17-Jan-17, 16:47
Avatar for bewildered
posted about 2 years ago
Honestly yes particularly for funding in Politics where a 1st is usually required in practice. You'd be better applying after completing the Masters if you got a distinction.
posted
17-Jan-17, 17:00
edited about 9 seconds later
Avatar for bewildered
posted about 2 years ago
Hi, I think there's massive differences between the arts/social sciences and sciences in how funding is applied for and awarded. There is a lot less funding around for a start. In Politics the main funder is the ESRC, which funds you either as 1+3 or +3 (so MA + PhD or just PhD). You apply to a university in one of their doctoral training centres (a consortia of universities but only some institutions are in DTCs so check the ESRC list) with a fairly advanced research proposal usually separately to your application to do a PhD there (adverts tend to go out before Christmas). To be competitive you need to have worked on this with your proposed supervisors for quite a while, so it's not very feasible for the OP at this stage. To have a good chance of funding generally you need evidence of a u/g 1st or an MA / MSc distinction and a very strong proposal, so for the OP, the best strategy would be to begin the MA and try to impress so that people are willing to work with him/her on a PhD funding application. You might though get a partial scholarship to go towards funding the MA - there are pockets of money around eg fee reductions for graduates of that university etc. A 2:1 is all they need for a place on the Masters though so that wouldn't be an issue.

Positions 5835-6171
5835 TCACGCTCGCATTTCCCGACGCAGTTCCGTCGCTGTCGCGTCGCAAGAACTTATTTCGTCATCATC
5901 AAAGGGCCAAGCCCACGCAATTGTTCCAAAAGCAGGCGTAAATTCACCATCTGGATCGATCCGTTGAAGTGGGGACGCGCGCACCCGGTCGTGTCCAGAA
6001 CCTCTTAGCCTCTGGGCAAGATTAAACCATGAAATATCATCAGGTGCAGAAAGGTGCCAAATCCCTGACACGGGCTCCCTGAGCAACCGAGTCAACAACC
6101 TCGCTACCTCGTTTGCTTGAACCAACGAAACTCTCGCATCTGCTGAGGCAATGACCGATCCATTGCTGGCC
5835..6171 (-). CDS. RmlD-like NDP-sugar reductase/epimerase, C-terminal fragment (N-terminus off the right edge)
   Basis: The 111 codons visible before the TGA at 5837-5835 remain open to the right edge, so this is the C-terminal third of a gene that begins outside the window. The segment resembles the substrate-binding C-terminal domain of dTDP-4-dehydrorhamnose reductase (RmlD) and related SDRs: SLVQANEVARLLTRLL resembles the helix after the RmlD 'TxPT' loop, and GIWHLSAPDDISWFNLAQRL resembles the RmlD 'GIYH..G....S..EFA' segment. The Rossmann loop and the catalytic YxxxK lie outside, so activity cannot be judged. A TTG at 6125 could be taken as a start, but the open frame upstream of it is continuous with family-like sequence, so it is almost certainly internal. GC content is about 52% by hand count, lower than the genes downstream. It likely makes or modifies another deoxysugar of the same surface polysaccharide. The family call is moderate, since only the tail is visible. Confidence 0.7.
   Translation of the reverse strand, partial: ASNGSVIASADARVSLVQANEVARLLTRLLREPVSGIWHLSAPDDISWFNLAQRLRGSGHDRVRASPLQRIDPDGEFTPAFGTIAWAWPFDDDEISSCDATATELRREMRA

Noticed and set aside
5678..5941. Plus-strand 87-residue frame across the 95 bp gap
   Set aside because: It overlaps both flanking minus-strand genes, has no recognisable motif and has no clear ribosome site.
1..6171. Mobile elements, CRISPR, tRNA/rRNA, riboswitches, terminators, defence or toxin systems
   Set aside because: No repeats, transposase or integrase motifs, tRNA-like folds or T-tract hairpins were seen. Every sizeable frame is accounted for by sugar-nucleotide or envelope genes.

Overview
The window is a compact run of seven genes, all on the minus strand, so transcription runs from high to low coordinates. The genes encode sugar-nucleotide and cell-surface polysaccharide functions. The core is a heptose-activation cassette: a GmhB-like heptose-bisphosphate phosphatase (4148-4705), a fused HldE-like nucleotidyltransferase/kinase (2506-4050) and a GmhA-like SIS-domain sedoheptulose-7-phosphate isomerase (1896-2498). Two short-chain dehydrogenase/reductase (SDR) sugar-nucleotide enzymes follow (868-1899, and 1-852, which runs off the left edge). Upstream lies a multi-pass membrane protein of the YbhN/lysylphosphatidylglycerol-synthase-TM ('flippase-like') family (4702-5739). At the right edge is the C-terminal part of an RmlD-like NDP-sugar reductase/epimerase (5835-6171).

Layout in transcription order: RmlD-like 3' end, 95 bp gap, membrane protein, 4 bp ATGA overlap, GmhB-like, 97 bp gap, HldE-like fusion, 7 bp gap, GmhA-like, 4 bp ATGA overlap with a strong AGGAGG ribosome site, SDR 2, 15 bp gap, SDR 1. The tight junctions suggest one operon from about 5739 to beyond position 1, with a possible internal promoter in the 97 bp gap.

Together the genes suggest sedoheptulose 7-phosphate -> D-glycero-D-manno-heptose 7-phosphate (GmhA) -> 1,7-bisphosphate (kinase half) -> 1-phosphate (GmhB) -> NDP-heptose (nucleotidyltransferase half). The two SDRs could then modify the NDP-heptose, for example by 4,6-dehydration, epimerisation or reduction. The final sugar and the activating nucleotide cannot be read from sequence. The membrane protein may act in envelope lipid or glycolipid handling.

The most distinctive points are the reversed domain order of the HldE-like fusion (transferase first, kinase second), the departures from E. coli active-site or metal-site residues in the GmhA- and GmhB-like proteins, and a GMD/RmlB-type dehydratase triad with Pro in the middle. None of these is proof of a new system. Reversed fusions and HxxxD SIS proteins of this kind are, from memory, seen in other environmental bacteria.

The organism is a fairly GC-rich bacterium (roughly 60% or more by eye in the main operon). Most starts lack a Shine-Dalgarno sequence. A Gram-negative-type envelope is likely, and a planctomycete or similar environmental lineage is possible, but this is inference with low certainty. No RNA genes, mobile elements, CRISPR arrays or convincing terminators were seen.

posted
18-Jan-17, 10:26
edited about 11 seconds later
Avatar for blueisthecolour
posted about 2 years ago
Once again, thank you for the replies - especially bewildered.

Yes, my university (I might as well say, York) has recommended the ESRC as the funding avenue. The tone of the email I received from their politics office suggested that applying now was a realistic opportunity, but I suppose they have to deal with a lot of queries and they don't want to put people off. Having read your post it just confirms my own suspicion that my chances of submitting an application now would be negligible given that i've only just started looking into it and my BA result.

Funding the Masters myself wouldn't be an issue, assuming that there was a good chance of getting the PhD funding to carry on.